When you consider functions associated with the management of information, regardless of use case, here are examples of eDiscovery technology solutions that support them:

  • Identification: Cellebrite and X1
  • Analysis: Nuix, Rampiva, NexLP, Brainspace and H5
  • Organization and Management: Relativity/Relativity One and DISCO

Why use an Excel spreadsheet to organize information when you can use a platform that is designed to organize millions of documents, like Relativity?  Why rely solely on practice and procedures to identify sensitive personally identifiable information (PII) within an organization when machine learning and NLP can be trained to find PII data that manual efforts may miss? Why employ workflows that may be cost-prohibitive to execute across an enterprise when technologies exist to streamline the process?

Why preserve data broadly at the custodian level to support litigation when eDiscovery technology available today enables an organization to apply a much more granular level to litigation holds than ever before, avoiding unnecessary holds on large volumes of data?  The technology to walk the tightrope of those seemingly disparate organizational use cases exists within the realm of eDiscovery solutions available today.

eDiscovery Professionals are the Flying Wallendas of an Organization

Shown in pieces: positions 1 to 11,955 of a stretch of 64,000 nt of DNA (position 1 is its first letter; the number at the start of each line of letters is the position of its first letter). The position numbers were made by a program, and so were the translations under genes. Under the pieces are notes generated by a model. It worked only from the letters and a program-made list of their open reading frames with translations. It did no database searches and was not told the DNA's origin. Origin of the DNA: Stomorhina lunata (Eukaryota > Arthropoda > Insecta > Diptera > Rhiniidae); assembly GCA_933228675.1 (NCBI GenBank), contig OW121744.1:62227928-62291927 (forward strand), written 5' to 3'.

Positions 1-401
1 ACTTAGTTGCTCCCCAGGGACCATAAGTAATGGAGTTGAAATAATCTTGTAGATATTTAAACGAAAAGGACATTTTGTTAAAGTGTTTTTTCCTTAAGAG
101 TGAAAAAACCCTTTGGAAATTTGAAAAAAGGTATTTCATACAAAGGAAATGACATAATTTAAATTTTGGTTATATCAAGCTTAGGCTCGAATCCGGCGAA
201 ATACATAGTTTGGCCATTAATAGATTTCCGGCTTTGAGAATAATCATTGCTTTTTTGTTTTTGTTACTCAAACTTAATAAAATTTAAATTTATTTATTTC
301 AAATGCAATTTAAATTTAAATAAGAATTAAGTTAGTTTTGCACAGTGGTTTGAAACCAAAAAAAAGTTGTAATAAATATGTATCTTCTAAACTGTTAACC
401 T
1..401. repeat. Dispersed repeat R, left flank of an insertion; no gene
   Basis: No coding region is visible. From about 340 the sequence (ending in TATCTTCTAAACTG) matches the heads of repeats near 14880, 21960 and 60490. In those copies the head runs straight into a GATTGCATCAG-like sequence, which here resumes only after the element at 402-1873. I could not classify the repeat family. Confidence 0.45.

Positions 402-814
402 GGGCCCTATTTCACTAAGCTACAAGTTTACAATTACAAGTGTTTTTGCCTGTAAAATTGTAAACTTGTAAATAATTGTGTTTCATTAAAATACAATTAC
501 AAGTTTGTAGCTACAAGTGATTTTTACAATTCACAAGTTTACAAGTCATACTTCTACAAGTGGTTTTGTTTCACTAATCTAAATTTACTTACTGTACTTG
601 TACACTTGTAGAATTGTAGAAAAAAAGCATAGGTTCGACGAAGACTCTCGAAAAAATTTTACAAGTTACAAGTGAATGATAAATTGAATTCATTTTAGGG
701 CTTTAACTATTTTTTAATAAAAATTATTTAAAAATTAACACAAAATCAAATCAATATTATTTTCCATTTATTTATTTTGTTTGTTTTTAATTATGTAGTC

Of course, technology by itself is useless without the expertise to fully leverage and expand its capabilities.  There is no Staples “Easy” button for the use of solutions for the complicated business workflows that are required to support an organization’s privacy, information governance, discovery, and litigation use cases.  These workflows are continually evolving, and they can vary widely across use cases and even within them, depending on the parameters.  Business and information workflows are like snowflakes – no two workflows are alike.

Knowledgeable eDiscovery professionals have the experience leveraging the technology solutions described above to support ever-changing workflows and they also understand the legal use cases for privacy, information governance, discovery, and litigation that are facing organizations today.  That understanding of both technology and legal best practices is key, which is why the Chief Innovation Officer for many organizations today is often a lawyer who is also tech-savvy.  Organizations need to leverage expertise in both areas (either internally or through outsourcing) to achieve the balancing act required to support all the legal use cases at issue at the enterprise level.

eDiscovery professionals are the “Flying Wallendas” of an organization, walking the tightrope to support its privacy, information governance, discovery, and litigation needs, with one exception – they work with the “safety net” of best practices for managing and securing information to support those needs.  Those Wallendas are crazy!